Wednesday, April 29, 2009
I love this passage.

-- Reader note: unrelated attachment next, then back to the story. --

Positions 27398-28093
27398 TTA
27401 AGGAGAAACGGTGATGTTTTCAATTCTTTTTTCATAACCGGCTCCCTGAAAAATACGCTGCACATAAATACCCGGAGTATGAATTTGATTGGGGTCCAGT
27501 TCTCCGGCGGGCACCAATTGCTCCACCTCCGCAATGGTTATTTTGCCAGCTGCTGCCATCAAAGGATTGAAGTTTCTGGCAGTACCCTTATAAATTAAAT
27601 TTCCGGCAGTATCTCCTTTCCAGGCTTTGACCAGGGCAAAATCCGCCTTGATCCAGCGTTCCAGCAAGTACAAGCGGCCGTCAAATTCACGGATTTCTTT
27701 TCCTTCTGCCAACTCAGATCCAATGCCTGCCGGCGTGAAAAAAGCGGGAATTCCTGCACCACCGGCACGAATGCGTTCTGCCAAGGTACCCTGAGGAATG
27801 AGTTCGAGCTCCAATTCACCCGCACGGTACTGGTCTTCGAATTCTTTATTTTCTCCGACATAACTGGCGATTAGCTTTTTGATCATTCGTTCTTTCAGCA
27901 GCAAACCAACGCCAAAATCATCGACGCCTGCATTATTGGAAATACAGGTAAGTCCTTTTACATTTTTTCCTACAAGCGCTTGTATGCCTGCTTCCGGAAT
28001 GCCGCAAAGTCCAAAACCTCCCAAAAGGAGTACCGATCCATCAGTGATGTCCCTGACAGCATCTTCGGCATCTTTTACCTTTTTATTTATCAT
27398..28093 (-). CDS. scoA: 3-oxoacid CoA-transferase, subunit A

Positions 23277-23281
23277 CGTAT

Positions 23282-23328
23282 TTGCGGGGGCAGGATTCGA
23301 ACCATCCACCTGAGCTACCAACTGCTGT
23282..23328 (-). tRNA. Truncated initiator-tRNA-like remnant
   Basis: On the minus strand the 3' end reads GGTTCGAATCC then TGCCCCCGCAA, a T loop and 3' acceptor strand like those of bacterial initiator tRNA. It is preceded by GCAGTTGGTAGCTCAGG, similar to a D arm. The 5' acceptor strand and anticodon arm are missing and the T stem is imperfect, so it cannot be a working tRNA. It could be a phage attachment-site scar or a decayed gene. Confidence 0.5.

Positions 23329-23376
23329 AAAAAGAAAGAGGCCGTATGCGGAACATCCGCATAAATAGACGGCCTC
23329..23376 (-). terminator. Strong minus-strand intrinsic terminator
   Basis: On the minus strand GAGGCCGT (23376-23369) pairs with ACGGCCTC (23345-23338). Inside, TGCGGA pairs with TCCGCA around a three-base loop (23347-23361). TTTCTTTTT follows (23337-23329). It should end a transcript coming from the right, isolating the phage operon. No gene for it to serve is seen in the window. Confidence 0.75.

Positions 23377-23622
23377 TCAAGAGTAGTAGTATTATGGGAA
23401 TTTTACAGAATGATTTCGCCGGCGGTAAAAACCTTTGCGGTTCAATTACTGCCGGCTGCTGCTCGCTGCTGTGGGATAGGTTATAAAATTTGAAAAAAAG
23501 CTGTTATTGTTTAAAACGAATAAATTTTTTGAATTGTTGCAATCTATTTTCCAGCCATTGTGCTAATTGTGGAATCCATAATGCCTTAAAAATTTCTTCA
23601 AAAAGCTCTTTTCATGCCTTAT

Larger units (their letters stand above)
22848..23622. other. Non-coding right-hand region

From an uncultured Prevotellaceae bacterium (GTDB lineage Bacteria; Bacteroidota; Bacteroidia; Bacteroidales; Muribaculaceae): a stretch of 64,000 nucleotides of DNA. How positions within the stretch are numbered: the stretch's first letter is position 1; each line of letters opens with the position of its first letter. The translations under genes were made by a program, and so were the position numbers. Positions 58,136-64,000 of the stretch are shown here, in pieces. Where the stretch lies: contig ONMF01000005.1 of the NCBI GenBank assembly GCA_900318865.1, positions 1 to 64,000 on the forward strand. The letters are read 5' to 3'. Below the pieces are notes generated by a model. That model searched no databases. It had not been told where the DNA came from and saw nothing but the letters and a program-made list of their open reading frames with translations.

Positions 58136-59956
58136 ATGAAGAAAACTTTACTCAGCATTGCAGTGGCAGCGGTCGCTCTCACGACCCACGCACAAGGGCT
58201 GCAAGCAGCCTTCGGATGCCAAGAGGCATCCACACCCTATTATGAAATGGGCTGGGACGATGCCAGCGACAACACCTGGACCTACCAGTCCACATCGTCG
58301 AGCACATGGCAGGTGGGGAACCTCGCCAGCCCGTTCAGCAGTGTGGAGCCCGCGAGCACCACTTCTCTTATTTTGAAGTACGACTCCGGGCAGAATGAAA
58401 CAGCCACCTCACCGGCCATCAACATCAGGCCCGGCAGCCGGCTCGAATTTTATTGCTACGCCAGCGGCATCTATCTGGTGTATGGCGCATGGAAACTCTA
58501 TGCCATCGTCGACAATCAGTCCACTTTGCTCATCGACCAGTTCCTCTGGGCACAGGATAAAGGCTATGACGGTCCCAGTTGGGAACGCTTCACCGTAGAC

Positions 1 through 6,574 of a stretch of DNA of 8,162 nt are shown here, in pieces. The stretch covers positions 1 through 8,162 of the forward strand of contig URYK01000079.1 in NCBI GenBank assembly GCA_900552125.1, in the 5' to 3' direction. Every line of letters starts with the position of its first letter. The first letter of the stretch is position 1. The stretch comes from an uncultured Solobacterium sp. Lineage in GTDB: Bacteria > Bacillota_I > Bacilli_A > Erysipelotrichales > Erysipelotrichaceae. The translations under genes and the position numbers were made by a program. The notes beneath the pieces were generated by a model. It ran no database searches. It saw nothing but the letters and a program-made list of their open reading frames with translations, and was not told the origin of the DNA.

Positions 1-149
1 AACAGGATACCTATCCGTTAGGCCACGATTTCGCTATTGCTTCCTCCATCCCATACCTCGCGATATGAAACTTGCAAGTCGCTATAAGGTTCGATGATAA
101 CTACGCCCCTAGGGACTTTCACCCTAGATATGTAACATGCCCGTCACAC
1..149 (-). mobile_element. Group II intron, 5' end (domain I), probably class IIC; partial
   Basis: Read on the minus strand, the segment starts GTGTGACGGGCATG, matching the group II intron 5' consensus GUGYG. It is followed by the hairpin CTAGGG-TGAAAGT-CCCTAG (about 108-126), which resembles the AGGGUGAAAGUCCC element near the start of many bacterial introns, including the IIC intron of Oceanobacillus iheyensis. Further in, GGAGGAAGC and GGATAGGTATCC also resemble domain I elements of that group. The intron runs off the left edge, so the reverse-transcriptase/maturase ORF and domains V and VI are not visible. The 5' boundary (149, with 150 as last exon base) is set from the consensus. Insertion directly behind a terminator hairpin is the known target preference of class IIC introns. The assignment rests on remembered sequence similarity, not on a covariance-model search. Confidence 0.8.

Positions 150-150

Once objects and stories are untethered from the singularity of their possession, they become infinite. In her book, On Longing, Susan Stewart writes, “The photograph as souvenir is a logical extension of the pressed flower, the preservation of an instant in time through a reduction of physical dimensions and a corresponding increase in significance supplied by means of narrative. The silence of the photograph, its promise of visual intimacy at the expense of other senses (its glossy surface reflecting us back and refusing us penetration), makes the eruption of that narrative, the telling of its story, all the more poignant. For the narration of the photograph will become an object of nostalgia. Without marking, all ancestors become abstractions, losing their proper names; all family trips become the same trip—the formal garden, the waterfall, the picnic site, and the undifferentiated sea become attributes of every country.” The ‘marking’ Stewart refers to is that of possession. Without this referent new meanings can be born.